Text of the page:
Finally, on race, Obama is careful to a fault, but at some point he will have to spell out where he stands on affirmative action, welfare reform, crime, family disintegration, and a host of other issues. His rhetoric as a Senator has not always been so conciliatory or free of racial rancor. In remarks about issuing a national apology to the victims of lynching and their descendants, he spoke about “completing the unfinished work of the civil-rights movement, and closing the gap that still exists in health care, education, and income. There are more ways to perpetrate violence,” he went on, in words reminiscent of Reverends Jackson and Sharpton, “than simply a lynching.”

Last night’s interview on “60 Minutes” was most interesting for two unscripted moments. Asked by the reporter whether he is troubled by questions about his blackness, Obama replied that “nobody’s confused about that” when “I’m catching a cab.” When his wife was asked about concerns for his safety on the campaign trail, she answered that “as a black man, you know, Barack can get shot going to the gas station.” This prompted the candidate to look down, in obvious discomfort, as if to say, “Not part of the narrative, honey.”

Obama’s success has come in part from his ability to combine the appealing rhetoric of the Democratic Leadership Council with the policy priorities of his party’s left-wing zanies. How long can the balancing act last?

First, a confession: I really like Barack Obama. I like his look, his poise, his ready intelligence. His voice is a marvelous instrument, and he is unusually articulate (especially for a . . . politician). Watching him announce his candidacy on Saturday, I found myself cheering along, pleased that a black man with an exotic name was standing where Lincoln stood and eloquently invoking his example. And I’ve been impressed by the patriotic breadth of his rhetoric. As Kay Hymowitz recently observed, Obama is one of a new group of black leaders “touting old-fashioned American self-reliance and ingenuity, with nary a hint of racial resentment.” His chief selling point, he told “60 Minutes” last night, is that he can “pull together the different strands of American life and focus on what we have in common.”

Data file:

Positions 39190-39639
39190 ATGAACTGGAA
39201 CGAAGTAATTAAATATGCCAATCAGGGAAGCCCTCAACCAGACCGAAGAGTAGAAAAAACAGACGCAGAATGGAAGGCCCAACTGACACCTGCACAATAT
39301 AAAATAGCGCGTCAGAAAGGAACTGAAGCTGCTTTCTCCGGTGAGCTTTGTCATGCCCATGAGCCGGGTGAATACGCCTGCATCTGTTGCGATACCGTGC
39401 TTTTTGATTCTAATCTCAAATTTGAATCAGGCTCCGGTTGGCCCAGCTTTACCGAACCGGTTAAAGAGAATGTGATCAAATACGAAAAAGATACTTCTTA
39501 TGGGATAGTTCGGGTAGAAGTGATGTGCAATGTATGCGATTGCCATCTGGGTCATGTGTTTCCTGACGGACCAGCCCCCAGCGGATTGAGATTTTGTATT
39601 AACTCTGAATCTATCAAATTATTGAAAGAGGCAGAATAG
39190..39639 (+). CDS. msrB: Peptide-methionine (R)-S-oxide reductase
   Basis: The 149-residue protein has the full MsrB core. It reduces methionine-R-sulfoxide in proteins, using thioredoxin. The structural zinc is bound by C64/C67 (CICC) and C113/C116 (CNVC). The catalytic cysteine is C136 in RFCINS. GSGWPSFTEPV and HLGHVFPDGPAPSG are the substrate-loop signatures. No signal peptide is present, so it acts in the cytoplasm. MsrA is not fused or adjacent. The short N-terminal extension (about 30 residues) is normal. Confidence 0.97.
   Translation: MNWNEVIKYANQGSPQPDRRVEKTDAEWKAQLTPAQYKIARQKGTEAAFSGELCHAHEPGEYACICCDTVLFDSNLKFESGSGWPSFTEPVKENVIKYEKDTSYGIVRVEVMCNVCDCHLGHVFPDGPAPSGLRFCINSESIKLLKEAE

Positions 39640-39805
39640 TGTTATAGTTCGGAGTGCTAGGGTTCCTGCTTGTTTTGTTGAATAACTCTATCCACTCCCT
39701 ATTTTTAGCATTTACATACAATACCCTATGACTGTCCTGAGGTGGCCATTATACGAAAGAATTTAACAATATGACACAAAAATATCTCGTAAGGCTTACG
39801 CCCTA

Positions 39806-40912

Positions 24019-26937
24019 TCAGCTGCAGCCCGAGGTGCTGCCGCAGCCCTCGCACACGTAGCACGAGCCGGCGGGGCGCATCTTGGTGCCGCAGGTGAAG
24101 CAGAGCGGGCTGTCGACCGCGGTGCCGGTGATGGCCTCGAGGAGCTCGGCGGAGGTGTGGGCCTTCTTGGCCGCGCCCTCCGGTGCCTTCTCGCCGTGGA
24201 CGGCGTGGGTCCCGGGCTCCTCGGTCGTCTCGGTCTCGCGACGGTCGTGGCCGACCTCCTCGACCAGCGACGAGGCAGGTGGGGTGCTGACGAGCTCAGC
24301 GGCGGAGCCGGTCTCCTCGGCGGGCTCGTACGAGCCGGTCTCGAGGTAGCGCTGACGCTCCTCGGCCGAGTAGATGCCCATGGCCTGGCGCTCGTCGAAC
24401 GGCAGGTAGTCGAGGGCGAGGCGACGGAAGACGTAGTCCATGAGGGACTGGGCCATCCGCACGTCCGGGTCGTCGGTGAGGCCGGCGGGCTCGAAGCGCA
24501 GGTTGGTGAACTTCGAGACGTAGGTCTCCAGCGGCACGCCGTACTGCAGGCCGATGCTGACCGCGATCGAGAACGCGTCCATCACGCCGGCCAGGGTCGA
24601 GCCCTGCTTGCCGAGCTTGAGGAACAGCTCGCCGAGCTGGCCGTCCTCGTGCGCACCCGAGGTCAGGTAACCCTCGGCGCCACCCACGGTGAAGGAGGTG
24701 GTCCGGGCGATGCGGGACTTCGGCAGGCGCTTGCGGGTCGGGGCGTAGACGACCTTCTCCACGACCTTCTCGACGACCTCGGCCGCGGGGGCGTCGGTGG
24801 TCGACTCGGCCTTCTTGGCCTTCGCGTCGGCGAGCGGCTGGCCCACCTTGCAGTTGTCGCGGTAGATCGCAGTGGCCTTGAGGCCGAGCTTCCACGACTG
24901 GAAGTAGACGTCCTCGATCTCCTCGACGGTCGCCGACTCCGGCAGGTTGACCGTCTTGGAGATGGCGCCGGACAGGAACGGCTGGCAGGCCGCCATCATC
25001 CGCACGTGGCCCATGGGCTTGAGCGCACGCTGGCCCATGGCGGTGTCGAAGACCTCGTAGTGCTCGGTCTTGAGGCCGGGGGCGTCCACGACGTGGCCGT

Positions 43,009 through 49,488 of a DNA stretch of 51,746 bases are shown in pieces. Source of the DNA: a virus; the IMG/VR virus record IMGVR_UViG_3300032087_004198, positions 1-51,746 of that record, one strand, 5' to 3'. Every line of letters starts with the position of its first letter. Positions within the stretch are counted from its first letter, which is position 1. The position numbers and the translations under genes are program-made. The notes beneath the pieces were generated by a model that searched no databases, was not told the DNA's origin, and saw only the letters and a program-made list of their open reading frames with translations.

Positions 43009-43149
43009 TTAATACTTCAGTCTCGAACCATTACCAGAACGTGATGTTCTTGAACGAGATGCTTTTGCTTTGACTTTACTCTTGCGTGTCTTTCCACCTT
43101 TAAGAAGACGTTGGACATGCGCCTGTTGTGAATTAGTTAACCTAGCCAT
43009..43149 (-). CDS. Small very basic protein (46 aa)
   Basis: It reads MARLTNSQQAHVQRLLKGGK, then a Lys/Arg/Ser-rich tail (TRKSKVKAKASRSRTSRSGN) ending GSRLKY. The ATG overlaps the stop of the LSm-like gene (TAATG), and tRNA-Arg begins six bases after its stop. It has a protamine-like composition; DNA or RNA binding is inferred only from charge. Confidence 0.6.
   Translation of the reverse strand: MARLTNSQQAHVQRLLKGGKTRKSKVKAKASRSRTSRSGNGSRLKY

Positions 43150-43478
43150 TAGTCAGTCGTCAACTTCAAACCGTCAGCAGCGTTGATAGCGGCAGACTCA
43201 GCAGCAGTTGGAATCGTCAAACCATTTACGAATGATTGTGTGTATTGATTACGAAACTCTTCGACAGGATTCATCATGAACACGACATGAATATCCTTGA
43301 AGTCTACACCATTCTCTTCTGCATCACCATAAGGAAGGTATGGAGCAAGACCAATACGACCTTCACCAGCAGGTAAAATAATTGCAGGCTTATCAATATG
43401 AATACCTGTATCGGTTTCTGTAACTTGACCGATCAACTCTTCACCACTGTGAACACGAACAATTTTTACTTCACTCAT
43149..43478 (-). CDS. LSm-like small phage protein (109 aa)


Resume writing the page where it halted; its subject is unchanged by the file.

The question, of course, is what sort of substance this rhetoric will serve. Obama may radiate moderation, but his positions, to the extent that he has set them out, are well to the Left, even in the Democratic party. This is most obvious with respect to his proposal on Iraq, the irresponsibility of which is visible from as far away as Australia. But there is also reason to wonder about his views on the key divisions in American society—the ones that he promises to heal.

Though Obama speaks openly about the importance of his own faith and regrets the liberal tendency to chase religious believers from the public square, his views are utterly predictable on all the hot-button issues of the culture war, from abortion and gay rights to stem-cell research. Moreover, his own religiosity is hardly mainstream. The church on Chicago’s South Side to which he has long belonged—and where he had his conversion experience—is Afrocentric, with overtones of black separatism. Its principles include a “disavowal of the pursuit of ‘middleclassness'” (along with, it should be said, a commitment to the black family and work ethic).

As for divisions of class, it is useful to remember that Obama got his start as a “community organizer” in these same neighborhoods, and he brings along that baggage. His announcement speech included a quick endorsement of the “living wage,” a kind of minimum-wage-on-steroids beloved of groups like ACORN but disastrous for urban economies. And he pledged to “allow our unions and their organizers to lift up this country’s middle-class again.” This is not, to say the least, Robert Rubin’s corner of the Democratic party.

Finally, on race, Obama is careful to a fault, but at some point he will have to spell out where he stands on affirmative action, welfare reform, crime, family disintegration, and a host of other issues. His rhetoric as a Senator has not always been so conciliatory or free of racial rancor. In remarks about issuing a national apology to the victims of lynching and their descendants, he spoke about “completing the unfinished work of the civil-rights movement, and closing the gap that still exists in health care, education, and income. There are more ways to perpetrate violence,” he went on, in words reminiscent of Reverends Jackson and Sharpton, “than simply a lynching.”